Monday, August 27, 2012

What the Red Sox/Dodgers Trade Means for the Blue Jays


By
Image courtesy of Daylife via Reuters
It was the trade that shocked the baseball world; the nine player deal between the Boston Red Sox and the Los Angeles Dodgers not only had huge implications on their respective rosters, but the teams around them as well.

As rivals in the American League East, the Toronto Blue Jays are all too familiar with their foes in Beantown. And as happy as they may be so see some of those faces leave the division, the ripple effects will be felt long after those players have left town.

Basically, I think this blockbuster trade signals either one of two things; either the Red Sox are looking to clean house and rebuild the team from the ground up, or they're merely just freeing up payroll so they can spend like crazy in the offseason.

For argument's sake, let's say the Red Sox were motivated to trade Gonzalez, Beckett, Crawford and Punto for the former reason; because they want to start fresh. This is obviously good news for the Blue Jays in the short term since is makes the Red Sox a much weaker team in the short term.

However, that doesn't necessarily mean the Red Sox would be a weaker sister of the American League East for very long. As we've seen, a team like Boston has flourished in the past with a much smaller payroll and a bevvy of younger players.

A few consecutive years of smart drafting and some lucky breaks and Boston could be back in the game sooner than any of us could probably imagine. With the right scouting and front office in place, they could right the ship very quickly.

But what if the Red Sox shipped off all those guys just so they could go out and go blow their budget again on a different set of players? After freeing up over a quarter of a billion dollars from their payroll, that would certainly open up for the Red Sox management.

With that kind of bankroll, Boston could sign easily Josh Hamilton, Nick Swisher, Zack Greinke and other highly-coveted free agent players this offseason. And if that happens, it would be very very bad news for the Blue Jays and the rest of the American League East.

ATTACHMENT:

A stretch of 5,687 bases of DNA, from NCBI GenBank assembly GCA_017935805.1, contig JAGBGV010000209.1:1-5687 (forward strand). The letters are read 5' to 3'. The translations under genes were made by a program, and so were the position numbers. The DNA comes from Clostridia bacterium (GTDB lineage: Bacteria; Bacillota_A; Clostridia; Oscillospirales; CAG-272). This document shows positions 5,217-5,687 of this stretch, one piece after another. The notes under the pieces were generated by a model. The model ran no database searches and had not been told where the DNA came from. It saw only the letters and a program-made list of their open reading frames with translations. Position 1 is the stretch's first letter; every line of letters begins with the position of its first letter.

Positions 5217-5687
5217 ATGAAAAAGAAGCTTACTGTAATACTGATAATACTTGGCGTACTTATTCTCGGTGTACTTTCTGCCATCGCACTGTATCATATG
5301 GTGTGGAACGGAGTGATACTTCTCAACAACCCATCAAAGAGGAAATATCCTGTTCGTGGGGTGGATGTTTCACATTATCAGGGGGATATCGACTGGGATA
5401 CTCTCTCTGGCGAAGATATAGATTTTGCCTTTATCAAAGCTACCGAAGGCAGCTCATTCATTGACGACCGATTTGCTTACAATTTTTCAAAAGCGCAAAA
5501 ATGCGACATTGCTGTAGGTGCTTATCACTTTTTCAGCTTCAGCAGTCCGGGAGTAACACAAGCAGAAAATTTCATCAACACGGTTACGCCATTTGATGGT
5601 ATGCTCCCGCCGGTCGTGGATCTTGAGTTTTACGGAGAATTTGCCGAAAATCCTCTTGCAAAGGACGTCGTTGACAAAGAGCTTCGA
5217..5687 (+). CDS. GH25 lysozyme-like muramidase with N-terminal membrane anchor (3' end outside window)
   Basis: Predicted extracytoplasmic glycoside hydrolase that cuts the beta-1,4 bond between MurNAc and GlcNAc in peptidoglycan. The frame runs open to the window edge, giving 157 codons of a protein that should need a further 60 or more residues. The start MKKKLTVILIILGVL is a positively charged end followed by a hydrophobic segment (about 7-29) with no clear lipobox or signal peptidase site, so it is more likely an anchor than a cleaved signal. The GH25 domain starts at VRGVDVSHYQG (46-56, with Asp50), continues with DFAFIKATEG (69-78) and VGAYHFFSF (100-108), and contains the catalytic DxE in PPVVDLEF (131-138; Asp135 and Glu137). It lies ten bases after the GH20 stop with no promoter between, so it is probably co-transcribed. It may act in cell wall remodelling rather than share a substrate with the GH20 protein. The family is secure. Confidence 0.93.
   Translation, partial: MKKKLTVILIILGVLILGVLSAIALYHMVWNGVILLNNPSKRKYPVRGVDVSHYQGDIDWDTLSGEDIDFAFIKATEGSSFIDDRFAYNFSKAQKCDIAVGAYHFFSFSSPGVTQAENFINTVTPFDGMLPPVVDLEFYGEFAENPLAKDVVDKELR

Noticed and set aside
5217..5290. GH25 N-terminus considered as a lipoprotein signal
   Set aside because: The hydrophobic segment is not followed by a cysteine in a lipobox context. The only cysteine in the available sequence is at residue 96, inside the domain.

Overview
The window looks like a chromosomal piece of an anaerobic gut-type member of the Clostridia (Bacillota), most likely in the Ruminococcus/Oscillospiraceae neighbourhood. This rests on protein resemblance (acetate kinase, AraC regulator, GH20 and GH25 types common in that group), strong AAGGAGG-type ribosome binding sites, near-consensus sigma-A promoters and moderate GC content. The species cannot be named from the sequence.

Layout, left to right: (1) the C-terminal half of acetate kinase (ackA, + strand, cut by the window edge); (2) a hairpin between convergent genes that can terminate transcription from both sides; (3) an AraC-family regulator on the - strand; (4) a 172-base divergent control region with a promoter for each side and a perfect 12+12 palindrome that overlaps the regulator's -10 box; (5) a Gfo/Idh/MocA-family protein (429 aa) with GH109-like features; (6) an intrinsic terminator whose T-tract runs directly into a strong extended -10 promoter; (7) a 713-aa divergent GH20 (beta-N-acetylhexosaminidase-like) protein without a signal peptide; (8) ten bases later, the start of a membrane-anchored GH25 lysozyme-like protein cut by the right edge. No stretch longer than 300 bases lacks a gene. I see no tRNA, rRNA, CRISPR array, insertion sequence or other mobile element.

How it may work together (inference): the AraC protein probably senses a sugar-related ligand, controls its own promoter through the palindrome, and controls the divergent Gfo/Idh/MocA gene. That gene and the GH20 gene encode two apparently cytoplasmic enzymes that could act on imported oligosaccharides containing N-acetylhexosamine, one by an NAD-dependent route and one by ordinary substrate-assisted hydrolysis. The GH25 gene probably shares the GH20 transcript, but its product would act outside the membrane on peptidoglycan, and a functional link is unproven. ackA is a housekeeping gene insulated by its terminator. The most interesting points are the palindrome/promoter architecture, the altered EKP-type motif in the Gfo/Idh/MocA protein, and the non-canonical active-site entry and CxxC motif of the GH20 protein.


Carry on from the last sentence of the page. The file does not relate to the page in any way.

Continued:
After all the shenanigans in Beantown these past few years, I don't think that even makes Boston a very attractive destination for free agents like Josh Hamilton and Nick Swisher anyway. It sounds like there is a clear divide in the clubhouse; that players are either against Bobby Valentine or with him.

Not that either of those guys would be free agent targets for the Blue Jays, but if marquee players can stay away from signing with the competition, that would be all the better for the Toronto Blue Jays.

Speaking of free agents, I think this trade only increases the possibility that the Blue Jays go after somebody like David Ortiz. He's been there from the start of the entire mess in Boston, and somewhere like Toronto might be looking better and better come this offseason.

This kind of situation is difficult because from a front office perspective, you can't get too wrapped up in what everybody else is doing around you. If that were the case, Toronto might have thought 2012 was the year to strike because it looked like the Yankees were getting old and falling out of contention. And now New York is poised to win another division title.

I think the perfect balance is keeping a keen eye on the competition but not letting them dictate what your team does. So while the Red Sox/Dodgers blockbuster trade does affect the Blue Jays to some extent, it ultimately shouldn't change their master plan.

5 comments:

  1. Jays ownership aren't likely to step up to the plate & outbid the Sox (or anyone else) on FA's this offseason.
    Beeston/AA will prattle on about making changes but we'll get more of the same...

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  2. This trade is good for the Blue Jays. It makes the Sox a much worse team. If they did it just to sign Hamilton and Swisher, it was an even worse move than it looks now. Frankly, it's been a few days, and I can't find a positive spin for the Sox anywhere. That has to be good for Toronto

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    Replies
    1. At least in the short term, I think it makes Boston a much weaker team than before. The Red Sox could get better without all those guys, but the most valuable thing must be that financial flexibility. Because truth be told, I think Adrian Gonzalez is still a very good player - but at $20 million a season, he's a bit overpaid.

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  3. It's great to have financial flexibility...if you need to spend money on something. If you have an MVP type first baseman, and an all star left fielder...not sure why flexibility is so important. Basically, the Sox are someone who wants some spending money, sells his really nice tv, then needs to use the money he gets to buy a tv. Should have just kept the tv he had in the first place.

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  4. I'd overpay for 2 yrs of Ortiz at this point

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